As a literary historian myself, I am perhaps predictably suspicious of efforts to lend priority to theater over text. But more interesting than my own prejudices is the fact that Coronato himself abandons his opening stance rather quickly. Thus, after ranging his work against the "reference−spotting habit[s]" of earlier readers, Coronato then proceeds to his own project, which surprisingly enough turns out to involve a good deal of reference−spotting, too. Focussing, for instance, upon the passage in Sejanus [→page 242] that describes the dismemberment of the play's hero by an angry mob, Coronato teases out a series of allusions to Dio Cassius, Claudian, Cicero, Tacitus, and Ludovicus Celius Rhodiginus in order to detect a "learned retrieval of popular attendance" (185) in Jonson's verse. Again, Coronato reads Epicoene against a range of background−texts that include Libanius' Declamations, Plautus' Casina, and comedies by Machiavelli and Aretino; Neptune's Triumph, in turn, emerges as a pastiche of Athenaeus, Vitruvius, Puttenham, John Taylor, Rabelais, and a number of minor carnivalesque texts. Admittedly, Coronato does insist in these cases that "the stress ought to be laid not on direct transmission of passages or stage tricks, but rather on the meaning of the festive occasion" under scrutiny (188−89), but Coronato's own scholarly practice offers readers a distinction without a difference.
After all, if one can only discover "the meaning of [a] festive occasion" through "reference−spotting" behavior, what made reference−spotting such a bad idea in the first place? Coronato's essay never really faces up to this question; instead, it begins by decrying a tendency that it then co−opts in terms of its own critical procedure. This fact may register a certain instability in Coronato's own work: to avoid becoming one more in the long line of "historians and antiquaries" with whom Jonson has been associated at least since the time of Eliot, Coronato must distance himself from traditional "reference−spotting" criticism. Unfortunately, this is tantamount to distancing oneself from the profession of literary history tout court, and once Coronato has done this, since he still has an essay to write, he has no choice but to revert at once to literary−historical business as usual.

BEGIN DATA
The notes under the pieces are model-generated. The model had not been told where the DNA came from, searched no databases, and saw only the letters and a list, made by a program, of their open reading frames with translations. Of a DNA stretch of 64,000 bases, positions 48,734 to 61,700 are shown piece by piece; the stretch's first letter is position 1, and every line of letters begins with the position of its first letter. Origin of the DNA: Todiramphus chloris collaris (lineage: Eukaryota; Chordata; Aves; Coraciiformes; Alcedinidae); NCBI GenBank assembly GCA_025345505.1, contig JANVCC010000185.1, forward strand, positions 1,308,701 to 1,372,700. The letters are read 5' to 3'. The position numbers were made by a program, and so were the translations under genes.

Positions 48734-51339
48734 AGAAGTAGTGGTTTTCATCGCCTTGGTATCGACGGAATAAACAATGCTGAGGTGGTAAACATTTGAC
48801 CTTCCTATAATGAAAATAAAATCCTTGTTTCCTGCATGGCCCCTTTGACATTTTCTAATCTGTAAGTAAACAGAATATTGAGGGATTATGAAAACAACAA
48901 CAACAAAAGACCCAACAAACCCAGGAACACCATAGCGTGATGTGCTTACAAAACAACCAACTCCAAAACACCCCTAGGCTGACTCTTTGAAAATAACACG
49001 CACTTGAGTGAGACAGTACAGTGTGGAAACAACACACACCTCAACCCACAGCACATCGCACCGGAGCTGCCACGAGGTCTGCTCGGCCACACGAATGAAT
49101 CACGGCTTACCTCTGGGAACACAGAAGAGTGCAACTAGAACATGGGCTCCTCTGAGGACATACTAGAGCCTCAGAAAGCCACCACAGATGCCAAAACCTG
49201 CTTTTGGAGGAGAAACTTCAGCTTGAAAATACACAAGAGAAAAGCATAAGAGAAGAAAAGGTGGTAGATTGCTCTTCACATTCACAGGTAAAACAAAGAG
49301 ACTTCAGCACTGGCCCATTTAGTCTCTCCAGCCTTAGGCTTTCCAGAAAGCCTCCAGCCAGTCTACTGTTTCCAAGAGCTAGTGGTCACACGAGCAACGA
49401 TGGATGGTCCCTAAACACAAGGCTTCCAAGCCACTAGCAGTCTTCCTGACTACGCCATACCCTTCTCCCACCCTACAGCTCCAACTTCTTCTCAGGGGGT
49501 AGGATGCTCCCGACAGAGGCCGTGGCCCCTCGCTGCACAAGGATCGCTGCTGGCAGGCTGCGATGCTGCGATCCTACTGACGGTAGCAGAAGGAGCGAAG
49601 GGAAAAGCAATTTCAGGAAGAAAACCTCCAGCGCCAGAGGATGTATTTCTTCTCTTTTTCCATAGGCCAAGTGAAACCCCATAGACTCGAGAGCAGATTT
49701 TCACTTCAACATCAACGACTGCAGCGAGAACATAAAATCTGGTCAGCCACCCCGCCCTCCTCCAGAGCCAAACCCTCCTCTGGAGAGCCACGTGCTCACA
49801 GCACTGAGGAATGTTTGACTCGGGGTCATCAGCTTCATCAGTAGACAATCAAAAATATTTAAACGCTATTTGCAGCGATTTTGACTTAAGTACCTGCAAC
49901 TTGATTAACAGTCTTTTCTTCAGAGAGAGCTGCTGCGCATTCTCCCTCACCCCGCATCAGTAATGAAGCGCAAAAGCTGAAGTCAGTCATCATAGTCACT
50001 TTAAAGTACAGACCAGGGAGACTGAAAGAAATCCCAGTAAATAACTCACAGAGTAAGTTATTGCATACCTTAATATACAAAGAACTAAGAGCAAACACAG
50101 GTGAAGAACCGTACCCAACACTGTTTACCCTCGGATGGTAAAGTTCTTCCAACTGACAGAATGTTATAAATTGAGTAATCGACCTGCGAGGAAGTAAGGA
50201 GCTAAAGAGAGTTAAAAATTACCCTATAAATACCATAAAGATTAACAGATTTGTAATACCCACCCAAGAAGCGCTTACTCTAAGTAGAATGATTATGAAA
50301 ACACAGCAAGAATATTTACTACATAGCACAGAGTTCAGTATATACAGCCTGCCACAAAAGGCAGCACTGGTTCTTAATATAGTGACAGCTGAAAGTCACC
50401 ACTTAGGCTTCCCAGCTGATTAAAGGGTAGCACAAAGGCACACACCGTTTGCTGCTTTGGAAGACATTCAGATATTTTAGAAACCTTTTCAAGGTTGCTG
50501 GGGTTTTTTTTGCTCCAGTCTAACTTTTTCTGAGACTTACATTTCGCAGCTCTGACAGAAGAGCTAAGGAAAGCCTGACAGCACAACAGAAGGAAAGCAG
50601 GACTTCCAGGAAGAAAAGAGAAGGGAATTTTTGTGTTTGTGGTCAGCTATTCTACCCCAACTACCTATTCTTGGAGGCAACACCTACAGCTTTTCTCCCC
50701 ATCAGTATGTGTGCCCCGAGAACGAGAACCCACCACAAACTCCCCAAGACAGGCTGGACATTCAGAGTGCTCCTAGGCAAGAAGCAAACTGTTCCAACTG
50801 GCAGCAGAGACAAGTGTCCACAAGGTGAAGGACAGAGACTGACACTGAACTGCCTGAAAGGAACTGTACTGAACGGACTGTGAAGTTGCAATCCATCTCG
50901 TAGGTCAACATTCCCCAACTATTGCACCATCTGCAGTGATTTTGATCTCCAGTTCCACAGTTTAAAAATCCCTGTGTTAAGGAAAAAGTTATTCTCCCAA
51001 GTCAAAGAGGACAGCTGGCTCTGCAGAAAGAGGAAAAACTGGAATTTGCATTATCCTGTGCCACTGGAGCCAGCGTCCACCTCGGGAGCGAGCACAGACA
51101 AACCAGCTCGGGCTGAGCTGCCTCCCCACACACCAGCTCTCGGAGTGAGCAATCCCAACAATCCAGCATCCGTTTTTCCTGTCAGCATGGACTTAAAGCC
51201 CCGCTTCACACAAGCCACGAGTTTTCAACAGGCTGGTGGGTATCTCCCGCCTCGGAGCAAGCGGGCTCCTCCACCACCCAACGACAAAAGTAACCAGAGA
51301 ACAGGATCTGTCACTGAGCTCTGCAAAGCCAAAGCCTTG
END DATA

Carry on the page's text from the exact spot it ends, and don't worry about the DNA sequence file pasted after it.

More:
Nor are Coronato's motives here idiosyncratic or irrelevant. Indeed, I believe they are of the essence, insofar as they refigure a dilemma central to Ben Jonson's own career and productivity. Coronato's essay has discovered, that is to say, that in order to distinguish oneself, one must distinguish oneself from others, and that this very process of self−distinction is therefore also a process of self−limitation and isolation. Just as Coronato seeks to differentiate his critical practice from that of (other) "historians and antiquaries," Jonson's career repeatedly manufactured self−defining [→page 243] moments of confrontation: the Poet's War, the quarrel with Inigo Jones, the quarrel with Gabriel Spencer, the testy relations with audiences both high and low, etc., etc.3) Moreover, just as Coronato is left with the uneasy problem of living with the consequences of his self−differentiation, so was Jonson. Coronato's solution to this problem—a solution also adopted by Jonson, I think, when he silently absorbs precursor−texts and popular motifs into his own work—is to proclaim his own difference from other authors, and then to proceed with their general project as if it were his alone.